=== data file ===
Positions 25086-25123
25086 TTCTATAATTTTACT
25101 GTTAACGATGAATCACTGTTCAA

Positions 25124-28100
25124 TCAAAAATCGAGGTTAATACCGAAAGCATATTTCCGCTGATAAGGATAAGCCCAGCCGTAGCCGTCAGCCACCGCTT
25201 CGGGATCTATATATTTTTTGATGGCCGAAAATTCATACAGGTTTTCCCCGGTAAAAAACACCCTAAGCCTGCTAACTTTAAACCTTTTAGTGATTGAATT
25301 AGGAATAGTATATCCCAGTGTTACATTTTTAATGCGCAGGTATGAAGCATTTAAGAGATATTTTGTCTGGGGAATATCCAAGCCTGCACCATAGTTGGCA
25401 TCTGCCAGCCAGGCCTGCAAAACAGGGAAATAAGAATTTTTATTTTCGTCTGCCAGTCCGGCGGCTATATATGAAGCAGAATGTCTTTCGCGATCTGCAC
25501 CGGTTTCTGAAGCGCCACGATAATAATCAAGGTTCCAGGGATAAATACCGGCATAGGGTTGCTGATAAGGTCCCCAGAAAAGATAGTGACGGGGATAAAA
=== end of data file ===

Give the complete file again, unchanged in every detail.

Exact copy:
Positions 25086-25123
25086 TTCTATAATTTTACT
25101 GTTAACGATGAATCACTGTTCAA

Positions 25124-28100
25124 TCAAAAATCGAGGTTAATACCGAAAGCATATTTCCGCTGATAAGGATAAGCCCAGCCGTAGCCGTCAGCCACCGCTT
25201 CGGGATCTATATATTTTTTGATGGCCGAAAATTCATACAGGTTTTCCCCGGTAAAAAACACCCTAAGCCTGCTAACTTTAAACCTTTTAGTGATTGAATT
25301 AGGAATAGTATATCCCAGTGTTACATTTTTAATGCGCAGGTATGAAGCATTTAAGAGATATTTTGTCTGGGGAATATCCAAGCCTGCACCATAGTTGGCA
25401 TCTGCCAGCCAGGCCTGCAAAACAGGGAAATAAGAATTTTTATTTTCGTCTGCCAGTCCGGCGGCTATATATGAAGCAGAATGTCTTTCGCGATCTGCAC
25501 CGGTTTCTGAAGCGCCACGATAATAATCAAGGTTCCAGGGATAAATACCGGCATAGGGTTGCTGATAAGGTCCCCAGAAAAGATAGTGACGGGGATAAAA